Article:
A former colleague pinged me today, asking how do I go about learning new technologies...here's the slightly edited version of the response that I wrote:
Depending on the specific technology, and whether you are going for
depth or breadth, might well change how I would answer that
Here's my general approach though:
1) I usually first read the formal specification, the relevant RFCs, standards
2) I often assemble a Twitter List of the noteworthy companies and
individuals that are contributing or are the thought leaders in that
3) I create a github project as my laboratory for experimenting with
the technology (showing your work, and making it visible helps to
motivate me to keep plugging away). Within the github project - usually
using a naming convention of "Lab.xxxxxx..." I create a README file with links to references, tutorials, interesting articles, blogs, etc.
4) I usually attend 1-2 conferences per year (https://qconsf.com/
is one of my favorites - it gives me the greatest opportunity to hear
about a wide diversity of technologies - from a globally represented
attendee roster. http://thestrangeloop.com/
in St. Louis is another good conf. for leading edge technology trends
that may not be widely adopted yet - but are going to be very popular in
3-5 years - but some sessions can be a bit esoteric.
5) I spend quite a bit of money every year buying books - and not
just on the specific thing I'm learning - but on peripheral areas as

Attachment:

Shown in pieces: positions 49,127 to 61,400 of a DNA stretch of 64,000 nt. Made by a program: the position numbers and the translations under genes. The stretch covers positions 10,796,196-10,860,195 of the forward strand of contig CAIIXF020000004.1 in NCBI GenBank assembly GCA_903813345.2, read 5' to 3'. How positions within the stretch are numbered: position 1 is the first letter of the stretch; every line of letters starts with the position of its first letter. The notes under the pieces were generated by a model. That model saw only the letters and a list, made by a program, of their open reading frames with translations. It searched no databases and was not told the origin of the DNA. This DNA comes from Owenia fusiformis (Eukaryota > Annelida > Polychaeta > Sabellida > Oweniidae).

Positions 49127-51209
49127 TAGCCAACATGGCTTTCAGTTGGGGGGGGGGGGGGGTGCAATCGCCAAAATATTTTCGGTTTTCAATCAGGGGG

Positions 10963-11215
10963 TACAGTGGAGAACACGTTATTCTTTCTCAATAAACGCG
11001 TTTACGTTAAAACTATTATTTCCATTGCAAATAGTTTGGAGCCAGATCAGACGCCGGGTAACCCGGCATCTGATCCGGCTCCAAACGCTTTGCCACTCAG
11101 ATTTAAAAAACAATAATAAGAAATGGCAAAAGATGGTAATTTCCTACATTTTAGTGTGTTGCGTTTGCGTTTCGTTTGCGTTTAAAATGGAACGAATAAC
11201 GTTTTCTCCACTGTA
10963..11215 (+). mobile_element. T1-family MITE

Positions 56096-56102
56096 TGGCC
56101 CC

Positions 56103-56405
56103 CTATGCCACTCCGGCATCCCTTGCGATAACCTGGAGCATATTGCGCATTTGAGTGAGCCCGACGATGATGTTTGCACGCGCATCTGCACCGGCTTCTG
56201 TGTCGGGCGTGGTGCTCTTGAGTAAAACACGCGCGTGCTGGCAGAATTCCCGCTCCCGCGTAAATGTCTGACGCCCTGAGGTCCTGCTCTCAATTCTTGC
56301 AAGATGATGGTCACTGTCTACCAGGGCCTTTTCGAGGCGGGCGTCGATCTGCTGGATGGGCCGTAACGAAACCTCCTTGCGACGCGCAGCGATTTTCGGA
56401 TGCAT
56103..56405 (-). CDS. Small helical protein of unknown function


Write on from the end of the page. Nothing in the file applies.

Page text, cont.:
well. My Kindle probably has over 100+ technical books on it - as well
as whitepapers, references, etc.
6) If a technology has a special niche in the area of algorithms, I
usually read 4-6 academic research papers on the relevant current
research for that area.
7) I've found membership in the IEEE and ACM to be very useful to stay abreast of leading edge research and trends.
8) I'm constantly downloading and experimenting with new Open Source software
9) I read a lot of source code for Open Source software projects
10) I usually attend 3-5 tech meetups in the Seattle area per month
11) I have a few small personal software development projects that I
continue to nurture privately, as a test bed for my experimentation
with new technologies - for example, one is a code generation tool that
can be pointed at a database schema and it will generate all of the SQL
stored procedures, base object classes, etc. for over a dozen languages
(~650K+ lines of code generated in less than 90 seconds)
12) Using Coding Exercises, for example, 99 Scala Problems